One of the benefits of having a membership to the ROM is that there are sometimes free reciprocal entry to other museums and exhibitions. At the moment there’s free entry for ROM members and a guest to the David Cronenberg exhibition, called Evolution, at the TIFF.
I don’t think I’d ever heard the name David Cronenberg before moving to Toronto and seeing the adverts for the exhibition. Not knowing who he was, or having seen his films, I wasn’t all that interested but hey, free tickets, I’ll go.
I did gather that he made horror films and Pete, our neighbour, is a big horror fan so I invited him along.
Now that I’ve been to the exhibition, I can confidently say that I’ve never seen one of his many films but at least I had heard of a few of them without knowing he’d directed them. A Dangerous Method, The Fly, A History of Violence and Cosmopolis stick out most in my mind but there are many more.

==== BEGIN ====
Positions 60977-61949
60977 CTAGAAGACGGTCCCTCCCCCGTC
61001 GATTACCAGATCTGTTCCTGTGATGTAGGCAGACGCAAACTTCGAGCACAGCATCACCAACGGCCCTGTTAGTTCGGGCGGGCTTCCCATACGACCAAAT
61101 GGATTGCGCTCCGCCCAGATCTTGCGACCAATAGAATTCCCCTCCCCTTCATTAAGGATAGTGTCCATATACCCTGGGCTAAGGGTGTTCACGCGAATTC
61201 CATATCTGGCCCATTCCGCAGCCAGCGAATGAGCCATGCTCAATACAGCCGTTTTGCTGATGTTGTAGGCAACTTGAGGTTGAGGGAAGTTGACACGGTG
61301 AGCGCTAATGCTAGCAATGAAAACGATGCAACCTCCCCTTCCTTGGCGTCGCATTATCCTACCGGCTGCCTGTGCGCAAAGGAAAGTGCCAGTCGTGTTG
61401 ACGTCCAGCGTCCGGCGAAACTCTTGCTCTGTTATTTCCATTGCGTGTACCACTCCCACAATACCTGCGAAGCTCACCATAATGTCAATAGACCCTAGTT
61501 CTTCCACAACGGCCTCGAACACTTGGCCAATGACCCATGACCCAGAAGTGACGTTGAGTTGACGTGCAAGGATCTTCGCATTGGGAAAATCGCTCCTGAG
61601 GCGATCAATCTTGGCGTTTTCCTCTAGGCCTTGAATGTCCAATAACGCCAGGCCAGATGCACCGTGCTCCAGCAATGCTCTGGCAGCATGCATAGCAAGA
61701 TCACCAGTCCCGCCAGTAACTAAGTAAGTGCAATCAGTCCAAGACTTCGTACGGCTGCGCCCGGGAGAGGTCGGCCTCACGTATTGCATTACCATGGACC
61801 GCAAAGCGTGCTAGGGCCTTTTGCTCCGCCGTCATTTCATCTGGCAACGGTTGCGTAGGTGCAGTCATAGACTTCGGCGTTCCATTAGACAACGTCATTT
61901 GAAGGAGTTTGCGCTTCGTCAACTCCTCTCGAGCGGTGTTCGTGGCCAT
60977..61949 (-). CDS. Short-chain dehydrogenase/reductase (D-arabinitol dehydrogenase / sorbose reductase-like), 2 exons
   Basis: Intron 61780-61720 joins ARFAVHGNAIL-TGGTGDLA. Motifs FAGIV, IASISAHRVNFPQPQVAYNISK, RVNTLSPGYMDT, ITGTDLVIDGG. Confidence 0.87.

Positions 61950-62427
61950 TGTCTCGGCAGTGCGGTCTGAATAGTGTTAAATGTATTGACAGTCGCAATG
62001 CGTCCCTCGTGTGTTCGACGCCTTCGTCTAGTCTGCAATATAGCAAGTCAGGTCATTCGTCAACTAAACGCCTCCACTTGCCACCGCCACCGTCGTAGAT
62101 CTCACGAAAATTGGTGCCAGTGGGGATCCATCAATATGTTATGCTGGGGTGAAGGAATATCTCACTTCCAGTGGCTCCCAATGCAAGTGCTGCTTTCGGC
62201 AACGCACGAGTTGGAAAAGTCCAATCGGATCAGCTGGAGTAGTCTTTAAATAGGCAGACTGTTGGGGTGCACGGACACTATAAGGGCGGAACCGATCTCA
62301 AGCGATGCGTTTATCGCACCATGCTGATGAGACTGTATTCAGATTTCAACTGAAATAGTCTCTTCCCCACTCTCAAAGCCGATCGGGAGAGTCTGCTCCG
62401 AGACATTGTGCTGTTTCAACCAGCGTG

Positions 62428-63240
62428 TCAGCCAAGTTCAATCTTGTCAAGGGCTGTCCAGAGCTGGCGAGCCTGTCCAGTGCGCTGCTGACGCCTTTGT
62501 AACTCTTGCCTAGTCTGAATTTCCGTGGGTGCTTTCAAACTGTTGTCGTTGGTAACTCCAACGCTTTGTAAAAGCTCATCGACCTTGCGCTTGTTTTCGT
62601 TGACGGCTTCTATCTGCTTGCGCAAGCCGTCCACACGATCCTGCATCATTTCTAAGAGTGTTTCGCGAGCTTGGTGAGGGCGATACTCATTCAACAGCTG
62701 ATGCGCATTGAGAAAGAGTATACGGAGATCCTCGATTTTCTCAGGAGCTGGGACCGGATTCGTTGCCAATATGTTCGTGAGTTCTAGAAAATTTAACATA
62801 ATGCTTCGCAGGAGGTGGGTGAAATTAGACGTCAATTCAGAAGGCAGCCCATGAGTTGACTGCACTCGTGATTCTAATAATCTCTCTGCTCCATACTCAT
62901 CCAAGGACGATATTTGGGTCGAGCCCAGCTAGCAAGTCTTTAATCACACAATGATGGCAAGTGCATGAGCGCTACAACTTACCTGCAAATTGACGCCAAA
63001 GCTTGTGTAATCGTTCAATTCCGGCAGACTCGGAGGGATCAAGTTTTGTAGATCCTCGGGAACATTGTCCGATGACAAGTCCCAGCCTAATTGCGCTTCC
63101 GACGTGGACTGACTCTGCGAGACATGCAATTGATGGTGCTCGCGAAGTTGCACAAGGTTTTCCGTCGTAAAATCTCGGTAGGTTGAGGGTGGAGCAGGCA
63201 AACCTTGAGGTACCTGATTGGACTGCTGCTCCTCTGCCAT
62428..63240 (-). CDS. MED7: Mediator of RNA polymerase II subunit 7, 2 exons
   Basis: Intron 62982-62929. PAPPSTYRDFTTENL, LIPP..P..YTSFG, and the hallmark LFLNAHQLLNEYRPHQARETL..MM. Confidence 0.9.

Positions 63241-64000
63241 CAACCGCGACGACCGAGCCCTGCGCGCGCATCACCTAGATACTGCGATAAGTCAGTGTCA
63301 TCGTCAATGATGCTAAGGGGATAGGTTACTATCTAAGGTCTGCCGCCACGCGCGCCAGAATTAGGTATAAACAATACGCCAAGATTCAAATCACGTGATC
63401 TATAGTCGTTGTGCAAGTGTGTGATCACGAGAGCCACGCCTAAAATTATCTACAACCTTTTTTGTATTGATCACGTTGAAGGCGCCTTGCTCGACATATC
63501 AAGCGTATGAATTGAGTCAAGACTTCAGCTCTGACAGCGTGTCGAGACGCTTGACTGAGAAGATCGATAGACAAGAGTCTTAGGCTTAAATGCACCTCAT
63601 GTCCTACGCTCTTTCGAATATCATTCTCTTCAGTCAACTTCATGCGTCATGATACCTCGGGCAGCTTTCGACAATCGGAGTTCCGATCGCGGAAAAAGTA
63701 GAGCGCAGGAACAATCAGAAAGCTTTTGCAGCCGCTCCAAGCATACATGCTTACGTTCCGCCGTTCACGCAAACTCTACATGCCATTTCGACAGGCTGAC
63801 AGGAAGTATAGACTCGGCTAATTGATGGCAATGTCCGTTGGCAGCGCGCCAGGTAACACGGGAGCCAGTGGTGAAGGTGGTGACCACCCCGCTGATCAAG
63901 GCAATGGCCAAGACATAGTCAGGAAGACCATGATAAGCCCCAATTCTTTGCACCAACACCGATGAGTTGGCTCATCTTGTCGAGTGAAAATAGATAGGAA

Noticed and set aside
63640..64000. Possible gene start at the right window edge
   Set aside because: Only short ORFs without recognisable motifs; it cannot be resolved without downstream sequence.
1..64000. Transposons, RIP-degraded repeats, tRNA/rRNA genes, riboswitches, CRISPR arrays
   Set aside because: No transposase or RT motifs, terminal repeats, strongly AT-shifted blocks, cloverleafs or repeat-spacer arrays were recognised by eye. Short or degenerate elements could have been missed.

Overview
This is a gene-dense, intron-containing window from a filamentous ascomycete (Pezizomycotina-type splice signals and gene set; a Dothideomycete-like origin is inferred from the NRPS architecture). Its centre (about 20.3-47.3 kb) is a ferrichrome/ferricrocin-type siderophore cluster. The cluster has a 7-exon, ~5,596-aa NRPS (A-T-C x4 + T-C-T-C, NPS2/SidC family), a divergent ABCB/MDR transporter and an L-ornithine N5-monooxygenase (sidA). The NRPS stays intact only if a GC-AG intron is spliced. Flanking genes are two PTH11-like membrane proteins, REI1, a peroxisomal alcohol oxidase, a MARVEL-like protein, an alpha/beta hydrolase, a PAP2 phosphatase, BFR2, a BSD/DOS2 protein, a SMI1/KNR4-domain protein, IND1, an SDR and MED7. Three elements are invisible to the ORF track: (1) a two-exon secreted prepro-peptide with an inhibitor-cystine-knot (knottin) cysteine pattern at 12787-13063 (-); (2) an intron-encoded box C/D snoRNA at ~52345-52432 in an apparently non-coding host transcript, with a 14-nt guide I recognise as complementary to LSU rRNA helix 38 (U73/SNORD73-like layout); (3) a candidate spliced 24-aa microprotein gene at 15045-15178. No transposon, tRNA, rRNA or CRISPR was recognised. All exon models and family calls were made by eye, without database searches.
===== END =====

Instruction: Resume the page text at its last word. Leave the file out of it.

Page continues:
All of the films look exceptionally weird but in a dystopian kind of way, off-putting to say the least, and probably not films I’d make a conscious effort to go see.
However, I could see that he’s quite a visionary director, with his own style, and I liked that. There was also a whole room set aside for Naked Lunch with a lot of models in it, including one standing at a bar that you can have your photo with.
The exhibition was well laid out, going through all of his films with a synopsis of each plus different ephemera, whether it’s scripts with hand-written notes, props, prosthetics or advertising.
One of the really interesting things they had were originals of the audience feedback for one of the films. It was a Hollywood film and so was audience tested. When shown, it wasn’t the full movie and didn’t have a sound track (or sound effects I think). Also, only half the audience showed up. The feedback they got was terrible, people left after only half an hour and others were seriously turned off by it and hoped the public never got to see it. Harsh. But fascinating.
There’s also an additional part to the exhibit on the fourth floor which is setup like a lab where you create, via a website, a creature that you get to keep. Strangely there wasn’t a computer setup at the exhibit for you to create the creature there, instead forcing you to do it at home. I’ll do that next and post the photo of what gets made.
I’m really glad I checked out the exhibition. It was really well laid, informative and interactive without being overloaded, and I learnt something new about a prominent Canadian.